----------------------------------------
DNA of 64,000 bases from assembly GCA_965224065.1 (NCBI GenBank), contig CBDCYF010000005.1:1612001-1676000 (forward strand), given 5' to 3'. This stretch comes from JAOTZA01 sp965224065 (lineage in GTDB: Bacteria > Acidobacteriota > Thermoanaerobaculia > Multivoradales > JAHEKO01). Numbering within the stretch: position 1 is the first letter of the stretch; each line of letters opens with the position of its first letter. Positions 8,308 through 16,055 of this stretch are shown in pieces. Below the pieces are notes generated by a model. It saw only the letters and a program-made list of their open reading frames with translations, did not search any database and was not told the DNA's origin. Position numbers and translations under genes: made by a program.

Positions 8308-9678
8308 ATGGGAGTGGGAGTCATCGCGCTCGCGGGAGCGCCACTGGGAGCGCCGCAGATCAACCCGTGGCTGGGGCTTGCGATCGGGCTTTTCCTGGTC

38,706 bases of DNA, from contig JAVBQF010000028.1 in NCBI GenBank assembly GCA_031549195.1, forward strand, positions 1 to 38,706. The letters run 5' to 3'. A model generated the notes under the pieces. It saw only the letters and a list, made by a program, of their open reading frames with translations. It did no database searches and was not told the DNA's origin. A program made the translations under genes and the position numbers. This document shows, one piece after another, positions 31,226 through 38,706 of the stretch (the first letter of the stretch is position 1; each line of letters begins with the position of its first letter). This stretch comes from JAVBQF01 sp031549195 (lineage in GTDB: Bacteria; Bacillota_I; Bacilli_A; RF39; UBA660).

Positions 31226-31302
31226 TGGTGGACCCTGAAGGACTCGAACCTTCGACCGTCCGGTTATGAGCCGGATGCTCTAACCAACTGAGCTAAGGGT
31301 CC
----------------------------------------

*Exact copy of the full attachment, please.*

DNA of 64,000 bases from assembly GCA_965224065.1 (NCBI GenBank), contig CBDCYF010000005.1:1612001-1676000 (forward strand), given 5' to 3'. This stretch comes from JAOTZA01 sp965224065 (lineage in GTDB: Bacteria > Acidobacteriota > Thermoanaerobaculia > Multivoradales > JAHEKO01). Numbering within the stretch: position 1 is the first letter of the stretch; each line of letters opens with the position of its first letter. Positions 8,308 through 16,055 of this stretch are shown in pieces. Below the pieces are notes generated by a model. It saw only the letters and a program-made list of their open reading frames with translations, did not search any database and was not told the DNA's origin. Position numbers and translations under genes: made by a program.

Positions 8308-9678
8308 ATGGGAGTGGGAGTCATCGCGCTCGCGGGAGCGCCACTGGGAGCGCCGCAGATCAACCCGTGGCTGGGGCTTGCGATCGGGCTTTTCCTGGTC

38,706 bases of DNA, from contig JAVBQF010000028.1 in NCBI GenBank assembly GCA_031549195.1, forward strand, positions 1 to 38,706. The letters run 5' to 3'. A model generated the notes under the pieces. It saw only the letters and a list, made by a program, of their open reading frames with translations. It did no database searches and was not told the DNA's origin. A program made the translations under genes and the position numbers. This document shows, one piece after another, positions 31,226 through 38,706 of the stretch (the first letter of the stretch is position 1; each line of letters begins with the position of its first letter). This stretch comes from JAVBQF01 sp031549195 (lineage in GTDB: Bacteria; Bacillota_I; Bacilli_A; RF39; UBA660).

Positions 31226-31302
31226 TGGTGGACCCTGAAGGACTCGAACCTTCGACCGTCCGGTTATGAGCCGGATGCTCTAACCAACTGAGCTAAGGGT
31301 CC